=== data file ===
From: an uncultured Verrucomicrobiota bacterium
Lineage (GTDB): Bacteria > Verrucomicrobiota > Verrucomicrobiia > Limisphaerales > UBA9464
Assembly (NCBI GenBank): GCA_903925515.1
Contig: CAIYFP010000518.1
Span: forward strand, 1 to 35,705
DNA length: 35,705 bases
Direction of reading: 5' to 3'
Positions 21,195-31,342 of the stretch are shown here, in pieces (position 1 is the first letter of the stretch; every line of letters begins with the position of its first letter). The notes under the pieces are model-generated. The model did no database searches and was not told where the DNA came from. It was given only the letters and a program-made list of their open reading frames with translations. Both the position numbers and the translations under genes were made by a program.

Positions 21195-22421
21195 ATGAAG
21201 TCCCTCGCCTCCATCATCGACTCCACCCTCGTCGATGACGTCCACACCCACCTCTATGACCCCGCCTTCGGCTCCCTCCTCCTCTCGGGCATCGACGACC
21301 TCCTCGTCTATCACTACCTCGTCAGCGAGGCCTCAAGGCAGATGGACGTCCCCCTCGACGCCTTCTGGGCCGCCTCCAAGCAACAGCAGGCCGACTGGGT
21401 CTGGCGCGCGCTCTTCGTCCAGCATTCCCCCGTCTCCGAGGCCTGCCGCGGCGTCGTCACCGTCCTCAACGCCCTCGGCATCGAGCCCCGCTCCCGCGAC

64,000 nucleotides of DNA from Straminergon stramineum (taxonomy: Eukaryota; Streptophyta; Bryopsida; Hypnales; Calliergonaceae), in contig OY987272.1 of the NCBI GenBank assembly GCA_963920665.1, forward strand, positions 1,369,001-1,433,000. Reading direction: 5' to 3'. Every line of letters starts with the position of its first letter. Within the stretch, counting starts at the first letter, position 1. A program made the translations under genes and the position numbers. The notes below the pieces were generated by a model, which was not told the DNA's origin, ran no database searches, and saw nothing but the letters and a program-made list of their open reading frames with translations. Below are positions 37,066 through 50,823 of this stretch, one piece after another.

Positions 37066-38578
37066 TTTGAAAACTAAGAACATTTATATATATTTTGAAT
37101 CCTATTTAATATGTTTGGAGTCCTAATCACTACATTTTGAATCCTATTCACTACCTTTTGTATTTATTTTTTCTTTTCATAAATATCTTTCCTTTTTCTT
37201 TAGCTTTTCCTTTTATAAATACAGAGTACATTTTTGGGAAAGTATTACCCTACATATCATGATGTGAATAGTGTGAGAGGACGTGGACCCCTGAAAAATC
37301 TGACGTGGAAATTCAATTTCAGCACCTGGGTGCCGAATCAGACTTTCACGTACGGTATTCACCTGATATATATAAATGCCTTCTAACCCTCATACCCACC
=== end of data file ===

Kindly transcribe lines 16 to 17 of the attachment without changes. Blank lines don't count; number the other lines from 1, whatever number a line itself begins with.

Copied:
37066 TTTGAAAACTAAGAACATTTATATATATTTTGAAT
37101 CCTATTTAATATGTTTGGAGTCCTAATCACTACATTTTGAATCCTATTCACTACCTTTTGTATTTATTTTTTCTTTTCATAAATATCTTTCCTTTTTCTT